Today marks the seventh centenary since that faithful steward of truth, who was Thomas Aquinas († 1274) – who since 1317 was called “Common Doctor of the Church,” “Angelic Doctor,” “Universal Doctor,” and “Doctor of the Eucharist” – was enrolled among the saints.
It took place on July 18, 1323, by Pope John XXII († 1334), who, after having preached around Psalm 85 and having sung the Veni Creator Spiritus and before singing the Te Deum, In medio ecclesiæ and Os iusti, canonized Saint Thomas in the Metropolitan Cathedral of Notre-Dame-des-Doms in Avignon. Already speaking to the Cardinals in the Consistory, he had honored both the virtues and the doctrine of Thomas: “He alone enlightened the Church more than all other doctors; a man can derive more profit in a year from his books than from pondering all his life the teaching of others.” Pius XI comments:
[These] words [of John XXII] echo those of Pope Alexander IV († 1261), who wrote to the living saint: “To Our beloved son, Thomas Aquinas, distinguished alike for nobility of blood and integrity of character, who has acquired by the grace of God the treasure of divine and human learning.
One of the 512 questions and two of the 2669 articles of his masterpiece, the Summa Theologiæ, that monumental work left unfinished, also deal with music. In particular, in II-II, q. 91, a. 1-2, Aquinas asks himself two questions: whether God should be praised with the lips and whether God should be praised with song.
The first question reminds us of the somewhat simplistic arguments of the Italian journalist and writer Corrado Augias: “Praying for God to do or not do a certain thing implies that his will can be influenced is the same logic as one who invokes a miracle.” Furthermore, Augias goes on to say that “every god is, for the believer in him, very good and omnipotent. Why then want to bend his will according to our interests?” To him, who defines himself as a believer “in a kind of universal harmony that unites us all,” and to those who think like him, St. Thomas replies:
We use words, in speaking to God, for one reason, and in speaking to man, for another reason. […] In speaking to God, not indeed to make known our thoughts to Him Who is the searcher of hearts, but that we may bring ourselves and our hearers to reverence Him. Consequently we need to praise God with our lips, not indeed for His sake, but for our own sake; since by praising Him our devotion is aroused towards Him […]. And forasmuch as man, by praising God, ascended in his affection to God, by so much is he withdrawn from things opposed to God (II-II, q. 91, a. 1).
In this sense, music has the possibility of exhorting, reawakening, and purifying, stimulating souls ad compunctionem, ad affectum Dei.
After this clarification regarding the benefit of vocal prayer and divine praise for the Christian, the Holy Doctor wonders about the usefulness of singing and the use of musical instruments during prayer:
As stated above [Article 1], the praise of the voice is necessary in order to arouse man’s devotion towards God. Wherefore whatever is useful in conducing to this result is becomingly adopted in the divine praises. Now it is evident that the human soul is moved in various ways according to various melodies of sound, as the Philosopher [Aristotle] state, and also Boethius. Hence the use of music in the divine praises is a salutary institution, that the souls of the fainthearted may be the more incited to devotion (II-II, q. 91, art. 2, ibidem).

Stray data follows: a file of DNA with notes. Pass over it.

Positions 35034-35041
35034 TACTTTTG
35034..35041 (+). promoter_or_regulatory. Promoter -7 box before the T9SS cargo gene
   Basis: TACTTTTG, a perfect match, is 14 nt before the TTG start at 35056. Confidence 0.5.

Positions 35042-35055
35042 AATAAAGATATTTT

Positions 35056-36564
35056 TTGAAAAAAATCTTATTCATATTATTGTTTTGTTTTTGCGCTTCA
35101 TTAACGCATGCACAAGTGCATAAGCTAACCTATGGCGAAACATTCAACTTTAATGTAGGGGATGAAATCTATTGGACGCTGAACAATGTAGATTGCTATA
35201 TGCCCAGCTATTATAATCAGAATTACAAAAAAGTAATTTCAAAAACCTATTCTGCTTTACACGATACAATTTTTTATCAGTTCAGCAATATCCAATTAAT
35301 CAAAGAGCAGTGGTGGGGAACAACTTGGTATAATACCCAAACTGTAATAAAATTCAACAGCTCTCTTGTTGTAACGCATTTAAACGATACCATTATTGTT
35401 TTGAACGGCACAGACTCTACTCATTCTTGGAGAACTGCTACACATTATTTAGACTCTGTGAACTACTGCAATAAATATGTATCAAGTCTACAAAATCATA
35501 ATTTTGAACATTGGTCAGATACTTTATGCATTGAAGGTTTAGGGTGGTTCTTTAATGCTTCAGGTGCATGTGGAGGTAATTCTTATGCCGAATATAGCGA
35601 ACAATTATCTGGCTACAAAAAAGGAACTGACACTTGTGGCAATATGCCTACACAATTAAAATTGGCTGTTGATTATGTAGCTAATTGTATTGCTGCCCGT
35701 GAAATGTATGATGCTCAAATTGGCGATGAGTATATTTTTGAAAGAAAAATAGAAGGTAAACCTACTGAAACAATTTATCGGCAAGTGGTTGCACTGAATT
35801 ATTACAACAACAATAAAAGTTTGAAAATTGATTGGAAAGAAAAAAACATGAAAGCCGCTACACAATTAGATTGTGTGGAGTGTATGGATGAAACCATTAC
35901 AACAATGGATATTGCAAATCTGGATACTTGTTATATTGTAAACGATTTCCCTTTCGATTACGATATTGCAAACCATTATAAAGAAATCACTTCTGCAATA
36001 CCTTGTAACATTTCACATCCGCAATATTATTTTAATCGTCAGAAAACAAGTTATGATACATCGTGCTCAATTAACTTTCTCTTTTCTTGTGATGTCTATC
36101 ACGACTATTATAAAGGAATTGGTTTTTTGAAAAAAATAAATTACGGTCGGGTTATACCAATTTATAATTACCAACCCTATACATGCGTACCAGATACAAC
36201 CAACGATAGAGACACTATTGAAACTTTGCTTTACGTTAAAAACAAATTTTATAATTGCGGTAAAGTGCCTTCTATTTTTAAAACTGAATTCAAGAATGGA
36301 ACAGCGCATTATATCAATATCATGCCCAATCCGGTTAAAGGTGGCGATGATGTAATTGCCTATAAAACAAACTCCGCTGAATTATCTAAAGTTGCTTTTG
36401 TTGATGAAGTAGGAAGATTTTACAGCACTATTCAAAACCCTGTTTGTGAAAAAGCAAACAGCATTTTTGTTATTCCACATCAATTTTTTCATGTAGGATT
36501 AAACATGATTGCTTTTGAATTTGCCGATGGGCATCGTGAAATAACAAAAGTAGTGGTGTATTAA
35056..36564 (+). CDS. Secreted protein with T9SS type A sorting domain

And to the singers who fall into the temptation of protagonism, St. Thomas reminds that:
St. Jerome does not absolutely condemn singing, but reproves those who sing theatrically in church not in order to arouse devotion, but in order to show off, or to provoke pleasure (II-II, q. 91, art. 2, ad 2, ibidem).
What a valuable lesson comes from this “master of thought and model of the right way to do theology” to the many deluded people who, for over fifty years, have replaced him with Karl Rahner († 1984) and his “anthropological turn”! What strength can we, musicians, composers, singers of liturgical chapels, church organists and instrumentalists, from the words of the Doctor communis! We want to conclude by making our own the words pronounced by Pope Pius XI, during the audience with the members of the Pontifical Roman Academy of St. Thomas Aquinas on March 18, 1923, before the sixth centenary of the canonization of the Angelic Doctor:
We will celebrate this centenary making glory to God, thanking him for having given us in Thomas Aquinas such a large revelation of his infinite beauty, of the infinite splendors of that Wisdom which is Himself. We will build ourselves on the examples of that great man raised up by God and who never took his gaze off God, dedicating his whole life to the glory of the Church of God.
 L. V. GERULAITIS, The Canonization of Saint Thomas Aquinas, Vivarium 5, 1967, p. 41.
 In COLLEGIO URBANO DE PROPAGANDA FIDE, Alma mater, 5, Roma 1923, p. 130; our translation.
Massimo Scapin, an Italian conductor of both opera and the symphonic repertoire, composer, and pianist, holds degrees in piano and choral conducting from the State Conservatory of Music in Perugia, in orchestral conducting and composition from the National College of Music in London, and in religious science (magna cum laude) from the Pontifical Lateran University. Massimo appeared as guest conductor and pianist in Europe, Japan, Kazakhstan, Korea, and the United States. He was also a Vatican Radio commentator and entertainer. He currently serves as Director of Liturgical Music at St. John Cantius Church in Chicago.